The customary duties of fatigues were carried out by N.C.O.s and privates for which there was no payment.  Opportunities for paid work was limited due to the fatigue duties and batman responsibilities taking up the majority of the men’s time.  On 22nd June 1943, from Camp A five men were employed inside the camp and three men were employed outside the camp.  For Camp B, five men were employed inside the camp and three men were employed outside the camp.  Paid work included gardening, woodcutting, road-making and carpentry and was paid at a rate of 1s 3d for skilled work and 7.5d for unskilled work.

Guerre 1939-1945. Camp de Myrtleford. World War 1939-1945. Myrtleford camp.

February 1945 Myrtleford Camp Italian Prisoners of War with wallabies pictured in front of vegetable gardens ICRC V-P-HIST-01882-31

Officers and prisoners of war from the merchant marines were not obliged to work.

Each month Italian prisoners of war, excluding merchant marines, were given an allowance.  The monthly payment** was:

Fighting Forces: Lt. Colonel £16.14.0, Major £14.10.4 Captain £11.9.2 Lieutenant £8.17.10 2nd Lieutenant £5.8.4 Sergeant 15s 4d Corporals 10s 9d

Protected Personnel (Priests, Doctors, Dentists, nurses, orderlies): Captain £38.19.9 Lieutenant £30.2.00 Sergeant 15s 4d Corporals 10s 9d

Interior of Chapels at Myrtleford ICRC V-P-HIST-E-00313 and ICRC V-P-HIST-E-00314

Each camp had a chapel with a decorated altar made by the prisoners of war.  The service of mass was performed by a prisoner of war priest.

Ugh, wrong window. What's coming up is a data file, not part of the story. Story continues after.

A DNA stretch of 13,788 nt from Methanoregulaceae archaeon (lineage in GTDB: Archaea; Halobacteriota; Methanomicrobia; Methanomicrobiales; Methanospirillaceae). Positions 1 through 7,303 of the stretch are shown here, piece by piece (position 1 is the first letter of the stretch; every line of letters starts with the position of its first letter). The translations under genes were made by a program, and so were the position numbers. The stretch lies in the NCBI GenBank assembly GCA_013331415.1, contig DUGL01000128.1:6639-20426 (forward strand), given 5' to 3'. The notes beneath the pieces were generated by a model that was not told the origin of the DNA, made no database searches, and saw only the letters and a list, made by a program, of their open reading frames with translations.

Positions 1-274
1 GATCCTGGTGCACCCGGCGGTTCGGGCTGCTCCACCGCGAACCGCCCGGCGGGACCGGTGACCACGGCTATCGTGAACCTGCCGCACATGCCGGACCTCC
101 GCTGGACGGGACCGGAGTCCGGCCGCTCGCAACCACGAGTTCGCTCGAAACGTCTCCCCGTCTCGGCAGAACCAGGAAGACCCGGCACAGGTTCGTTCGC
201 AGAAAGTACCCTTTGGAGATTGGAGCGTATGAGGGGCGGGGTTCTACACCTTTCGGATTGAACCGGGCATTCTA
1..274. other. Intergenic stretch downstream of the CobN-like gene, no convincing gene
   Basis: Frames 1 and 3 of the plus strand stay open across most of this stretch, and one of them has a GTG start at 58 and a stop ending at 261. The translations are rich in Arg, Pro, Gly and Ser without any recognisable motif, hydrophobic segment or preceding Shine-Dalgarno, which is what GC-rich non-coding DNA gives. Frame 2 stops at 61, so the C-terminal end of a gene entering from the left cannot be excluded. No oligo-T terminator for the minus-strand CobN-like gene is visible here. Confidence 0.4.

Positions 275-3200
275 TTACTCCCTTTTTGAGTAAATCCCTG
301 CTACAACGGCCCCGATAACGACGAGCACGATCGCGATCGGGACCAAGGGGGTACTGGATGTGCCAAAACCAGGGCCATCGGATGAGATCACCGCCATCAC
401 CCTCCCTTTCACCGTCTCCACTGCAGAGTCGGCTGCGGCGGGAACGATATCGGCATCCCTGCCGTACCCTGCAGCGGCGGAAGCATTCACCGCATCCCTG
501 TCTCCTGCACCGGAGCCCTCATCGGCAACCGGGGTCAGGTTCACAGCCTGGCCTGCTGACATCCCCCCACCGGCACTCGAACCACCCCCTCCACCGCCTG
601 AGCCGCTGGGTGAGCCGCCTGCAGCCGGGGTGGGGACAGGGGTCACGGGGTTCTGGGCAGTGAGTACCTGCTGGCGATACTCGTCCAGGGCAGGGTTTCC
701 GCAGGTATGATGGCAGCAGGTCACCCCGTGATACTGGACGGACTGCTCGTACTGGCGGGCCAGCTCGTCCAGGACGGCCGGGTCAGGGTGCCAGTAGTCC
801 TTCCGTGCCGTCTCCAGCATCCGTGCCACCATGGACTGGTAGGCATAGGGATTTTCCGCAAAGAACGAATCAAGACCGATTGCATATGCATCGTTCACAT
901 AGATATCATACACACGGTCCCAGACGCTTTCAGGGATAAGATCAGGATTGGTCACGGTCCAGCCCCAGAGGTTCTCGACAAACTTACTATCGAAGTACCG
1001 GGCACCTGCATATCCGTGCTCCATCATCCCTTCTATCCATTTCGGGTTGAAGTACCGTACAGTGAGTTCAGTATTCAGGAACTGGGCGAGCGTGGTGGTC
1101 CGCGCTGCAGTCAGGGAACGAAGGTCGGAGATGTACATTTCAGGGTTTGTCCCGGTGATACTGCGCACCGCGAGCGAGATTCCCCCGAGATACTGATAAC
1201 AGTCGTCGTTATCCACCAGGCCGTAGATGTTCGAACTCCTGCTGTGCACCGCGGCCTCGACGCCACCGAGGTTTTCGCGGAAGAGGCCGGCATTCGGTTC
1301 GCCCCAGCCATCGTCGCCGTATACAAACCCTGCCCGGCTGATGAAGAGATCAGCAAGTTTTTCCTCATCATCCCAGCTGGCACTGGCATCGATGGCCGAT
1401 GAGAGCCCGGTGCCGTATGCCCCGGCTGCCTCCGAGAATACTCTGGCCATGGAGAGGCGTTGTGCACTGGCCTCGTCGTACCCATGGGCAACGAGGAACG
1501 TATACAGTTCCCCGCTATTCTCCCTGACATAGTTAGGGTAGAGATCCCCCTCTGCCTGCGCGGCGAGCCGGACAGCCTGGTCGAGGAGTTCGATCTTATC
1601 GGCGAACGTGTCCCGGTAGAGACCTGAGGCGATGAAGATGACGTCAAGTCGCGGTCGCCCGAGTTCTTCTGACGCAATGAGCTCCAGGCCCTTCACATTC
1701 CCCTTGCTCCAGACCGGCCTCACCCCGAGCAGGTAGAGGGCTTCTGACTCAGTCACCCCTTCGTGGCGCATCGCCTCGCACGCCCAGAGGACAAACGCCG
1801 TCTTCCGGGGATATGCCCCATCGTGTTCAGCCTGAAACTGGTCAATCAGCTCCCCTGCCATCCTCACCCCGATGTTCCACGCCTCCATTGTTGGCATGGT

Guerre 1939-1945. Camp de Myrtleford. La chapelle et le Padre. World War 1939-1945. Myrtleford camp. The chapel.

Chapel at Myrtleford ICRC V-P-HIST-01879-36

Each camp had three tennis courts and a bowling green. There was a football ground near the camps.  Officers played golf two times a week outside the camp where a golf course would be reserved for them.

MYRTLEFORD, VIC. 1943-11-05 TO 1943-11-07. OFFICER PRISONERS OF THE 51ST AUSTRALIAN GARRISON COMPANY PRISONER OF WAR CAMP PLAYING TENNIS ON COURTS WHICH THEY BUILT THEMSELVES.

Regular football, tennis, bridge and golf tournaments were organised between the two camps.  Each camp had provision for a wireless service, the wireless set was to be purchased by the prisoners of war. In June 1943, there was no wireless service.  There were regular movie shows held by a travelling company with Camp A paying 15 per session and Camp B paying 9 per session.

There were separate dining rooms for officers and ordinary ranks in each camp.  Trestle tables with bench seats furnished the dining rooms.  They could be heated in winter, as these huts were not lined. Officers were entitled to buy wine and beer.  When Dr. Morel, representative of the International Red Cross visited in June 1943, a delivery of 50 gallons of wine and 63 gallons of beer had been delivered to Camp A. [1 gallon = 4.5 litres]

Regular football, tennis, bridge and golf tournaments were organised between the two camps.  Each camp had provision for a wireless service, the wireless set was to be purchased by the prisoners of war. In June 1943, there was no wireless service.  There were regular movie shows held by a travelling company with Camp A paying 15 per session and Camp B paying 9 per session.